If customers behave the way Hebborn describes they deserve toget fakes, although I consider it thoroughly regrettable that aclever pastiche maker should have prostituted his talents to thatend.I am still amazed at how clever some forgers can really be. Thefollowing story involved myself, a painting I own, which hadbeen attributed to Albert Bierstadt, and Forrest Fenn, a veryprominent art dealer in Santa Fe. I had come into the possessionof this painting while still an undergraduate art student havingbought it with the frame of the size I needed. I told theshopkeeper that I didn’t want the painting so would he be able tolower the price. He lowered the price 40%.The painting was so dirty it was impossible to tell what hesubject matter was. I did some research into the methods ocleaning and following the advice of Max Doerner discoveredthat it was a landscape, a mountain landscape with a large lake,snow on the tops of the mountains, two eagles, and a sail boatback in the distance. One of the birds had been, apparently beenpainted with pigment that had varnish in it and as I was carefullycleaning, millimeter by millimeter, I could tell that the bird wasdisappearing little by little. So, I didn’t clean that area with asolvent any more. I left it that way and it remained that way for about thirty years until I had a friend who was a professionalcleaner clean it again and restretch it. The bird had flown awaywhen I got the painting back and my “friend” denied it was ever there. At one point I told Forrest I had the painting and hevolunteered to photograph it and make an enquiry of KennedyGallery in New York. I hadn’t been aware that Kennedy had aninterest in Bierstadt, but I assented. It was, I suppose,photographed and some months later I asked Forrest what he’dheard from Kennedy. He said he couldn’t remember, but he’dlost the letter. A few months later Forrest held a small exhibitionof Bierstadt paintings and what appeared, without doubt, to bean exact duplicate of my painting, but 1/2 the size was a part of that exhibition at a sale price of only $18,000.I learned that the Goldfield Galleries in Los Angeles had aninterest in the smaller painting and so I contacted them, made an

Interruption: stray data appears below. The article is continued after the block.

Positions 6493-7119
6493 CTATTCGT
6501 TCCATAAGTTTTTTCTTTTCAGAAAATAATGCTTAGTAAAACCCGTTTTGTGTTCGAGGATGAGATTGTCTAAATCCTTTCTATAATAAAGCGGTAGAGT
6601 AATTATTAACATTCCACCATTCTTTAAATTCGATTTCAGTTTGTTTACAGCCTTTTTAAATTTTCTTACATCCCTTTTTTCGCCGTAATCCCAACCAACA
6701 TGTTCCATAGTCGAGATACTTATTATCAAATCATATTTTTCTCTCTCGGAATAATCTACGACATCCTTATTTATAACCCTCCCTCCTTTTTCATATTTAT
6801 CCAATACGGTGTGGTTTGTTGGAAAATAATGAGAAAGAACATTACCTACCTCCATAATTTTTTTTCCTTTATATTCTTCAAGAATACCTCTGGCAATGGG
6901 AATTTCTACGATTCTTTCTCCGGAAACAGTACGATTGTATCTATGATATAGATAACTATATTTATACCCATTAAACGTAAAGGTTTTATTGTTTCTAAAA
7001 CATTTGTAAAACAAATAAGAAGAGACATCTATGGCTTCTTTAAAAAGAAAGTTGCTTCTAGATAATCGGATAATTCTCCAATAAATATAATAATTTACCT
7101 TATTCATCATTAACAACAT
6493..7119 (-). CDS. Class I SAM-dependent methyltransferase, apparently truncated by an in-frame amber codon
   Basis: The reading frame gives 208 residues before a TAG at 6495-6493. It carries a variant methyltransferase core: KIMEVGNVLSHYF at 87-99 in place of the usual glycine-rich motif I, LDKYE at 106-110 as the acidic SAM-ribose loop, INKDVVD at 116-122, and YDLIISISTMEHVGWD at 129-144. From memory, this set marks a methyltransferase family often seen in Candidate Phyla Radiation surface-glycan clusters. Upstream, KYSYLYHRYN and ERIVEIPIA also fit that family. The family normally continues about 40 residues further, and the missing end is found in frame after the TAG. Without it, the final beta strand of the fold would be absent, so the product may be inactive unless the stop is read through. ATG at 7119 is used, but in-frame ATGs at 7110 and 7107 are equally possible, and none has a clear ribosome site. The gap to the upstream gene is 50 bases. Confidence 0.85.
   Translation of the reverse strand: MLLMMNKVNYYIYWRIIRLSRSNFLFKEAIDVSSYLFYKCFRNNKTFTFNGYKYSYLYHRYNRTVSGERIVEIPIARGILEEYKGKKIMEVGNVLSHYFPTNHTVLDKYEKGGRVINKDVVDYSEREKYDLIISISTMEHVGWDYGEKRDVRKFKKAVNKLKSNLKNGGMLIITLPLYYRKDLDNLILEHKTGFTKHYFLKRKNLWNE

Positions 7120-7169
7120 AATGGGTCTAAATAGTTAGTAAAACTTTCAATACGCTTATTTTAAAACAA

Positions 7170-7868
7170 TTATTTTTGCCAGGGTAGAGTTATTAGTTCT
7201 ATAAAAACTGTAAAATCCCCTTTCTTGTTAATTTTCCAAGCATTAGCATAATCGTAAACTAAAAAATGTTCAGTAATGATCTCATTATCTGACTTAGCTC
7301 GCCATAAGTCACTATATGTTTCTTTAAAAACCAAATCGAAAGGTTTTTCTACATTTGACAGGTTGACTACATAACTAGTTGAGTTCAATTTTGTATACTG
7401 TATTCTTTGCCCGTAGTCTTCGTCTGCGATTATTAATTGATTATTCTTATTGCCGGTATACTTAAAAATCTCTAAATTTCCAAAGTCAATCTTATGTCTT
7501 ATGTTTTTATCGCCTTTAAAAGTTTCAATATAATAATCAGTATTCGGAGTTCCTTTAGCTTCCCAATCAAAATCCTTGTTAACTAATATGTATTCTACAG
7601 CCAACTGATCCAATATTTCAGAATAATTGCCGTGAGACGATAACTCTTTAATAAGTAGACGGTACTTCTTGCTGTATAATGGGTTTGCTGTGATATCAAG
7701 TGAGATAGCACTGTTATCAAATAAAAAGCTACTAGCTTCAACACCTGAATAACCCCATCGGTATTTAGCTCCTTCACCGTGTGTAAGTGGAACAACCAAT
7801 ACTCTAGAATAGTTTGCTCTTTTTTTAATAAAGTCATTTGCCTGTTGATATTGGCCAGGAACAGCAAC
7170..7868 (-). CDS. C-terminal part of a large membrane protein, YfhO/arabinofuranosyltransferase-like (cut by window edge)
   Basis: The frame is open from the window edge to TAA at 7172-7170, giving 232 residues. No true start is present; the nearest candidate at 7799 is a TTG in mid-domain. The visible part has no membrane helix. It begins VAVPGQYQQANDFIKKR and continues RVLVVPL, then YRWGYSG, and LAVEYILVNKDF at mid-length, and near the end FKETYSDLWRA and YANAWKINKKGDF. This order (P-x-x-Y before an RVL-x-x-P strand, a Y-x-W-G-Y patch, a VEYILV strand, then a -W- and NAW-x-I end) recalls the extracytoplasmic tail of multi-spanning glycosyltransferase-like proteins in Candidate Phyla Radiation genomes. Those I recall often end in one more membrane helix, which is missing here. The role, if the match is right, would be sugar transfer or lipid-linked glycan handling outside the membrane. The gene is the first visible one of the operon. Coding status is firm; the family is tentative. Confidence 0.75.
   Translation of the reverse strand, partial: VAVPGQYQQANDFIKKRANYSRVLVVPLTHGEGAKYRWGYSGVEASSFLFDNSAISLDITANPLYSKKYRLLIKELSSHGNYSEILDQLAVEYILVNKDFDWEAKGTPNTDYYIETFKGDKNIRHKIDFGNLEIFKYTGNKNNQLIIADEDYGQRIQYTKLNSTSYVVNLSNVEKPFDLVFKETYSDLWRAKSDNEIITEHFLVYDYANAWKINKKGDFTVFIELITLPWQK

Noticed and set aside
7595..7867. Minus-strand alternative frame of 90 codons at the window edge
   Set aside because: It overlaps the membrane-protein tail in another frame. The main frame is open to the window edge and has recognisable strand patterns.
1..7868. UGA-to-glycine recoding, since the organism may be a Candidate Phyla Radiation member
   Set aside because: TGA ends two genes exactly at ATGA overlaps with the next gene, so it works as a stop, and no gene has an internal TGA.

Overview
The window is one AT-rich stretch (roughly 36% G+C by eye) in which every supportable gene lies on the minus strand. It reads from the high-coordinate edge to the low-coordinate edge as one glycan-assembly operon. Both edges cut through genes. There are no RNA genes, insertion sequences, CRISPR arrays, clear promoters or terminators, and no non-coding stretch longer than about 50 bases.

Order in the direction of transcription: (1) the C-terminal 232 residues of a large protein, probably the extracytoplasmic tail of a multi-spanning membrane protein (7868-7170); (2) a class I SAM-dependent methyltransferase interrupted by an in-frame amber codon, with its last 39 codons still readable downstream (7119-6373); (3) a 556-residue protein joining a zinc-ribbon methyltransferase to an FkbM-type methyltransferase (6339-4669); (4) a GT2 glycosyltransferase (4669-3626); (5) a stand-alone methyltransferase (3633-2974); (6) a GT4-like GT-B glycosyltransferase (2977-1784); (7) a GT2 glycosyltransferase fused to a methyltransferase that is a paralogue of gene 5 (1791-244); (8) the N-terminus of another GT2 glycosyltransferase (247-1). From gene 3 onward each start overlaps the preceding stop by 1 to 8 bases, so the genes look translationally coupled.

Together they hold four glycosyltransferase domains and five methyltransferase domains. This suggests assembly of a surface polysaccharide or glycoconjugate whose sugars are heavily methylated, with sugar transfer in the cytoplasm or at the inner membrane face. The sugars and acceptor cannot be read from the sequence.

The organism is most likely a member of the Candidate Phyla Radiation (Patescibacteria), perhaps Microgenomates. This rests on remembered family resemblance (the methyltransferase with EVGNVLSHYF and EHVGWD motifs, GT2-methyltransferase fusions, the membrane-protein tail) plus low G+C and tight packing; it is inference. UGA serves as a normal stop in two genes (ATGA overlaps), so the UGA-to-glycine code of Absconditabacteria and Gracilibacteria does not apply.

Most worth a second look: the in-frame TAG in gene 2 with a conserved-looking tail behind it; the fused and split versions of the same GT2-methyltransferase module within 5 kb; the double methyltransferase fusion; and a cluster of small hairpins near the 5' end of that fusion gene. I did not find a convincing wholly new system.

appointment, flew to Los Angeles with my painting and askedthem what they thought. Their response was silence. Theyremarked that it had been retouched and I said I knew that, theydid not express an interest in buying it, or in even saying thatthey weren’t interested and I didn’t tell them what I knew, andthey didn’t ask. The absence of professional curiosity made methink I had been the vehicle for their discovering they, and I, hadboth been somehow fooled, but by whom, and for what reasonsand, how, I still ask myself, could a genuine painting be socompletely, so totally, dot by dot, a replica except for the changein size.My curiosity is still unsatisfied as to how a painting could be soexactly copied, without the bird, I should emphasize, even if ithad been done by the original artist. It was a perfectreproduction at least in so far as I was able to determine notbeing in a position to take the copy in my hands to check detailsout about the canvas or stretcher, but the details of the paintingitself were quite exact, undeviatingly exact.Of course, I know this is a matter of theft and that somehow animage that is rightfully mine –through the coincidence of physical ownership only --is out there masquerading in amaterial form that is not mine and that the damages done othersmay have been worse than those done me, except for one point.If I were unable to tell the difference between the two worksexcept for the difference in size would any future buyer of thework be defrauded aesthetically?To phrase the question differently, if, to the human senses, thereare no discernable differences between these products other than their sizes is the buyer, observer, being mislead, fooled, or bamboozled?Only if it is sold as and he buys it as a Bierstadt is hedefrauded? And then perhaps only because I, and a few others,know it isn’t a Bierstadt. But, by the same token, maybe thepainting I have might have been the product of a similar confidence game. The important difference in this hypothetical